Are wrinkles a disease? And should we cure them by injecting poison into the face?

Around 2002, a husband and wife doctor team discovered that Botox, which was successfully being used since 1980 to treat strabismus, could be injected into the face to smooth wrinkles by swelling the tissue beneath. The story I know is that they tried it on themselves first.

There are also other, non-cosmetic, medical uses for Botox, including pediatric incontinence, chronic neck pain and other eye disorders. On a personal note, it so happens that in 1983 at 13 years old a nasty stomch virus left me with weakened muscles in one eye causing strabismus (I was cross-eyed). My opthamologist, Dr. Richard Banyard (an excellent doctor and a very kind man in Greenwich, CT) must have considered botox injections as a possible treatment protocol. By then it had been in use for 2-3 years. However, I am glad that he felt more confident in an attempt to surgically shorten the muscles of the weak eye, in hopes that the muscles could then be exercised and strengthened. It was a bit of an experiment and became a case study, and was a huge success. After fewer weeks than predicted performing eye exercises my ‘crossed’ eye was realigned. Surgery is traumatic but my body was able to recover and heal itself from within. The effects of Botox are temporary and maybe it’s my predilection for purity but I am okay with not having put botulism in my body.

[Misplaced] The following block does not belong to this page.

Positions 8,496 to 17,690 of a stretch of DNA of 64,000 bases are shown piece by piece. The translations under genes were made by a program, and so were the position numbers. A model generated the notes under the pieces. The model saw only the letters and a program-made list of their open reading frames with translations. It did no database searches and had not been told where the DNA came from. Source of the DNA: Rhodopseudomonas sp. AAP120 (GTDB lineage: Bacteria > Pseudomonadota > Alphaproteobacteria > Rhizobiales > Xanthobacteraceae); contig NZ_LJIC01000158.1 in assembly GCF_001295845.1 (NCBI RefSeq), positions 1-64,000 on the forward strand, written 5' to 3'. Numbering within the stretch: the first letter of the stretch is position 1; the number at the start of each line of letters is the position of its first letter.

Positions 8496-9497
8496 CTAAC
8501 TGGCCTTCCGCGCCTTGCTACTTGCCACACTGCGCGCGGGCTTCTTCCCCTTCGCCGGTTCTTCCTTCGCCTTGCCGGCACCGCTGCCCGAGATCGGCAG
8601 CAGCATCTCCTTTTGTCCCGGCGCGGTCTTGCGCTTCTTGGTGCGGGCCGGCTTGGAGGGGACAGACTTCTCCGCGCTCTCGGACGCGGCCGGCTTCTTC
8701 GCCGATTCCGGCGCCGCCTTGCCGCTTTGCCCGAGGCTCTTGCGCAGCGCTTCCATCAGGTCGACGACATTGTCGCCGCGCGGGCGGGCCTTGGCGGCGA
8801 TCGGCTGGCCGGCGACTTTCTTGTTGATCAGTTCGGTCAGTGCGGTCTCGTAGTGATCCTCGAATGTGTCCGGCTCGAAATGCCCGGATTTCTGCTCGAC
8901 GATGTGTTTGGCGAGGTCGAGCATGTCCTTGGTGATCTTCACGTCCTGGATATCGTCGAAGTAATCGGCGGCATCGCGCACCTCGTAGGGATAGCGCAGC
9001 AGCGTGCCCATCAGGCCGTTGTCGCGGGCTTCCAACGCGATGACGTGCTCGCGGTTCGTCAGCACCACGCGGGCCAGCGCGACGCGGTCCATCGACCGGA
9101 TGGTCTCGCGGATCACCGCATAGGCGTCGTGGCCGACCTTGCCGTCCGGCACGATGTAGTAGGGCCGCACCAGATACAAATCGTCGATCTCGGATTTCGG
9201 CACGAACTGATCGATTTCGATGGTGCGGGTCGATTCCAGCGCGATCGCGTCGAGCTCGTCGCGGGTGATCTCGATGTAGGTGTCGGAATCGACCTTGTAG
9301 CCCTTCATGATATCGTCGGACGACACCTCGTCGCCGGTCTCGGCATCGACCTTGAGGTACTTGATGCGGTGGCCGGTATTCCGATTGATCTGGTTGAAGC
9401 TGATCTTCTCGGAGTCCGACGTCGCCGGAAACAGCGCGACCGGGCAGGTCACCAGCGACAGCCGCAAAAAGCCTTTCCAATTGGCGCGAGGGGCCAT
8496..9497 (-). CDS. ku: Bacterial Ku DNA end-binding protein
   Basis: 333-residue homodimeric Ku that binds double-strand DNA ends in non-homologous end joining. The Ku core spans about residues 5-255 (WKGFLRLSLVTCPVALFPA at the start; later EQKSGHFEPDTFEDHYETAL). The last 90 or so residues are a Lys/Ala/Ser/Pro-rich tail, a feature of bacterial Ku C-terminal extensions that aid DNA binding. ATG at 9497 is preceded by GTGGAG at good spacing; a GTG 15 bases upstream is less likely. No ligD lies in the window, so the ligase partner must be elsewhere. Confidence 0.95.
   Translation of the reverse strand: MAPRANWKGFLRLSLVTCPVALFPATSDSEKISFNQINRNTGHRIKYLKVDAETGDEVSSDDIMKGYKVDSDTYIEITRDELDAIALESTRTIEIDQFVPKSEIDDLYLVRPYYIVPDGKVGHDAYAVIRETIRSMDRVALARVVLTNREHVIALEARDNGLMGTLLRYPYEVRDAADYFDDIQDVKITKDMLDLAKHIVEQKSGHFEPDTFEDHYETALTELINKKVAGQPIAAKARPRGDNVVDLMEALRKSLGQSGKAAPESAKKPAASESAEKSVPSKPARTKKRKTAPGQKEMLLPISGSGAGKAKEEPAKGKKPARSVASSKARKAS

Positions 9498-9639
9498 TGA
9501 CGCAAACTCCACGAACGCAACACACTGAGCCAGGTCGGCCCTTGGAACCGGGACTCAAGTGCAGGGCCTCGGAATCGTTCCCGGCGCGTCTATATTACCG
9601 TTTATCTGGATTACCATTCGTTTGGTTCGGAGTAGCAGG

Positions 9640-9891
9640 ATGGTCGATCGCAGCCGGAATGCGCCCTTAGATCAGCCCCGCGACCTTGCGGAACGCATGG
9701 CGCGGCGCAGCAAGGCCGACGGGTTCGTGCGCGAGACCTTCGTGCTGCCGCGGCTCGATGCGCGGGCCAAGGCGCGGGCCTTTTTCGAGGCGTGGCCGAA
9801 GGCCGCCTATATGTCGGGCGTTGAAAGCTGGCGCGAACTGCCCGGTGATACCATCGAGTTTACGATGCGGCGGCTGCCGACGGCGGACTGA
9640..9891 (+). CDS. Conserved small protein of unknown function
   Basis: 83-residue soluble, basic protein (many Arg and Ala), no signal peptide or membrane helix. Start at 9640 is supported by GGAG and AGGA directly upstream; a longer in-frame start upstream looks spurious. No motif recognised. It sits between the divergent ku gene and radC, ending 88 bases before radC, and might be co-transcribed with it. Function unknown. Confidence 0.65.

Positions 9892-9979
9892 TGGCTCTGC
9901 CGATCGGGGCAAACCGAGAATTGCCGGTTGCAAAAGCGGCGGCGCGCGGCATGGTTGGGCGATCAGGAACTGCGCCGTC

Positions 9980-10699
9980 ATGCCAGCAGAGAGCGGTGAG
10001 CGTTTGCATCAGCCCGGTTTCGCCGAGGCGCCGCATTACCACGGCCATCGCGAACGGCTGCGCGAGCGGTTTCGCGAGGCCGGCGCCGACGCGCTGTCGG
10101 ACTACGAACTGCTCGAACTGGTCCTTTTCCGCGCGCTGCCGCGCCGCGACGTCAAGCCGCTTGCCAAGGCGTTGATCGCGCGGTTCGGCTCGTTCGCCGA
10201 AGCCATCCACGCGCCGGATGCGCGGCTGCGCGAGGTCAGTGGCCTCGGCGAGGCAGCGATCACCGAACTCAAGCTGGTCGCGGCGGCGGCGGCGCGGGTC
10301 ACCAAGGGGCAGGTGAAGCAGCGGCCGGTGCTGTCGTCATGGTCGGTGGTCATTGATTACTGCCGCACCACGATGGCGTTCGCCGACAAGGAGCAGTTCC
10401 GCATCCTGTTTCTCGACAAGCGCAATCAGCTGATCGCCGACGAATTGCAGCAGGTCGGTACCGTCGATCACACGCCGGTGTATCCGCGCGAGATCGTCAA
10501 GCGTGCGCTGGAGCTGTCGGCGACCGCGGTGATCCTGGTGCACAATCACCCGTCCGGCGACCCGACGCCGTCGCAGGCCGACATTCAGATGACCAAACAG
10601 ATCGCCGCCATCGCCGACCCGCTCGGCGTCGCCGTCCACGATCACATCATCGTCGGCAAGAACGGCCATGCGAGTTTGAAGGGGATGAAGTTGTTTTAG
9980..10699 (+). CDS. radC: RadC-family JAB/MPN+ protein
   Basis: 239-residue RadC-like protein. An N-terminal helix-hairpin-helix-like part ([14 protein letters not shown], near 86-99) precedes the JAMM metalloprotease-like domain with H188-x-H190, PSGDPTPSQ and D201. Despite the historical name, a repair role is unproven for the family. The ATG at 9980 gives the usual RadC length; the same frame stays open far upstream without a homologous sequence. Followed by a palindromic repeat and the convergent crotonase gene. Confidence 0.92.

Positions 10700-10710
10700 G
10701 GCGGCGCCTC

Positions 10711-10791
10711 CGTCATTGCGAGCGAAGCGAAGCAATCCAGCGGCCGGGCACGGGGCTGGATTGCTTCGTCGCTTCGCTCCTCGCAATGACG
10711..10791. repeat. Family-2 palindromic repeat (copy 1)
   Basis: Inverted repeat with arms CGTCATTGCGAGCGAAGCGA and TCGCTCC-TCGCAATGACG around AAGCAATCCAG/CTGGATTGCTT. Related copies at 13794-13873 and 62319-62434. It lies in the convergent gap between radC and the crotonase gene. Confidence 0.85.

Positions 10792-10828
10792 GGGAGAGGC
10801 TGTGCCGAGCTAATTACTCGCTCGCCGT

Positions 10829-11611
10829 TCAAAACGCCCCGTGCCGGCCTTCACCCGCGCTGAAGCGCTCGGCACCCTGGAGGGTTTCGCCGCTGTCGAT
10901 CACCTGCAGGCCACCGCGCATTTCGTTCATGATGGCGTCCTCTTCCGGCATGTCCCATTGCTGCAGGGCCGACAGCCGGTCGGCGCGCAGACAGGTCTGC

There have been medical successes for patients with excessive muscle contractions. In these cases, without other treatment options, it is a miracle that a poison can be used to heal. As is described in this 1995 FDA article which concludes with the warning: Not for Wrinkles …such unapproved use as “an egregious example of promoting a potentially toxic biologic for cosmetic purposes.”

Then in 2002 Botox was approved by the FDA for cosmetic use.

A wikipedia article states that as of 2006 Botox injections were the most common cosmetic operation in the USA.

Now in 2008 the FDA is warning us that injections of the poison, botulinium toxin type A, could have life threatening consequences.

If you are now wrinkling your forehead in worry about that appointment you made for next week, educate yourself well. A Westport, CT plastic surgeon has rebutted this latest news, you can read his comments here.